Let us sell alcohol, Watamu hoteliers urge state

Say tourists prefer not to visit their restaurants if they cannot drink

In Summary

• President Kenyatta banned sale of alcohol in all bars, hotels and liquor stores to stem the spread of coronavirus. 

• Normally, high season starts in August. 

Tourism players in Watamu have said that some of the Covid-19 restrictions are repelling tourists. 

The players consisting of hotel, bar and restaurant owners, and boda boda operators said the current restrictions have caused clients to shy away away.

They say the renowned tourism destination attracts people when restaurants and bars are open and selling alcohol. In July, the government banned the sale of alcoholic drinks in all establishments in the fight against the virus.  

Hotel investors said some clients are not booking because they are not allowed to drink wine or alcohol.

Currently, most open resorts have observed Covid-19 protocols. Each has strict conditions for guests. Among them include Turtle Bay, Lily Palm Mapango restaurant and Hemingways among others.

All of them depend entirely on the domestic market and they expect to begin receiving international tourists from November.

At Turtle Bay, business is already picking up largely because of domestic tourists.

General Manager Damien Davies said they are optimistic the sector will boom again after reopening early this month following closure for over five months due to the pandemic.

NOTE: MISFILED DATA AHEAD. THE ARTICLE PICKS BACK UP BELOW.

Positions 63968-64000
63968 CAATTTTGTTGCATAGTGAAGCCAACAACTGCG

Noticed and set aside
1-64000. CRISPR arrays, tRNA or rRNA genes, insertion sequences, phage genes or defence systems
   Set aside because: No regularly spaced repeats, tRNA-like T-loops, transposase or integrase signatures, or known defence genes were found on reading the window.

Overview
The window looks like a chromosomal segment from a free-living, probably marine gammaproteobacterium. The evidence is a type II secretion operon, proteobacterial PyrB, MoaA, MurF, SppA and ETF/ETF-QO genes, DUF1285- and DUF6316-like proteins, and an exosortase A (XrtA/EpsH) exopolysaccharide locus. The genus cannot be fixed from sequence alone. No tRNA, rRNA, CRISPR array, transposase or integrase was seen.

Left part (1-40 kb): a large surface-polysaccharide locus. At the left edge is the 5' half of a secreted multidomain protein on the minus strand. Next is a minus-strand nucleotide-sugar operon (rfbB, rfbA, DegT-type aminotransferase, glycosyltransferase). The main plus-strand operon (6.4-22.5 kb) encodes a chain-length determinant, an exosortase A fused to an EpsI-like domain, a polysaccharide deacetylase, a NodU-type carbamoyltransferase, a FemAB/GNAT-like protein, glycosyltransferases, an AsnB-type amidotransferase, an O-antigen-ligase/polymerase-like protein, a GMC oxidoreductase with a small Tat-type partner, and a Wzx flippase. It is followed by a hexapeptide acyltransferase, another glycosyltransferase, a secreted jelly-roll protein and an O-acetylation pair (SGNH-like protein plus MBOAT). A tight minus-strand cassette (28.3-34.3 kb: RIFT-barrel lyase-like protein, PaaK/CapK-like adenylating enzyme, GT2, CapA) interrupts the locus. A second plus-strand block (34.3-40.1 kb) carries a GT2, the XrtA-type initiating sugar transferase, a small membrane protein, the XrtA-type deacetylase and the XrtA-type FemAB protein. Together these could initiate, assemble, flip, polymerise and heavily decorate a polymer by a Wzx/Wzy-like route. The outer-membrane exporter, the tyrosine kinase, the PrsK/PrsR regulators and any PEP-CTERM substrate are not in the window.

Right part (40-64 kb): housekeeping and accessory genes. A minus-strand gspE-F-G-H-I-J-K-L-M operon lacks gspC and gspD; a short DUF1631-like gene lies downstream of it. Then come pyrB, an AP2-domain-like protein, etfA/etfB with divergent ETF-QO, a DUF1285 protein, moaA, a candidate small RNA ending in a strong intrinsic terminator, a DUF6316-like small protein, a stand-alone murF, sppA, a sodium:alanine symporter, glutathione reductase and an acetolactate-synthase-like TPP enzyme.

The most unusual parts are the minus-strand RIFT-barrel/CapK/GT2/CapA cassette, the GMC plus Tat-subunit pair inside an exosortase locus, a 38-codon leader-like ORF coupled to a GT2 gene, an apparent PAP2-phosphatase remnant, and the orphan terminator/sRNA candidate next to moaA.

He said they have been having challenges ensuring the resort is safe for guests to come for holiday.

"Reopening is an expensive process and the government departments have made sure we complied with the regulations," he said.

Davies said one of the biggest challenges after reopening was the ban on alcohol sale in the establishments.

"Many groups canceled visits to the resort saying if they could not drink, they would rather not come," he said.

Car Wash restaurant proprietor James Wesonga Ochieng said the last four months have been challenging because the town relies heavily on tourism.

Since the pandemic began, he said, there are no visitors which has affected business to an extent that there are no sales.

Ochieng said they do not understand what is happening with the government, arguing that it does not support them.

He said the government came up with the idea of reopening hotels provided they abide by the protocols but then banned the sale of the popular beverage. 

"We have followed the protocols but it's really affecting us," he said.

The proprietor said he used to have five staff but currently, only one is working and that he is unable to pay him.

"We are in the dark and don't know what to do," he said.

Lily Palm Mapango resort owner Rolando Canestrini said they have opened a section of the resort at the beach to kick off a business that will depend on domestic tourists.

He expressed optimism things would improve. 

So far, he said, public health officials would visit to assess whether the resort complying with Covid-19 protocols before they can open fully.

Canestrini said many Kenyans have complained about the ban on alcohol sales as most people drink while on holiday.

"We will follow 100 per cent the Kenyan laws, and we hope everybody will help us so we can have guests from all around Europe by November or December," he said.

He said their focus now will be on the Kenyan market because local borders are now open and local tourists can travel for holiday.

Boda boda operators said there is no business. Normally, high season starts in August when Watamu gets busy. 

Edited by R.Wamochie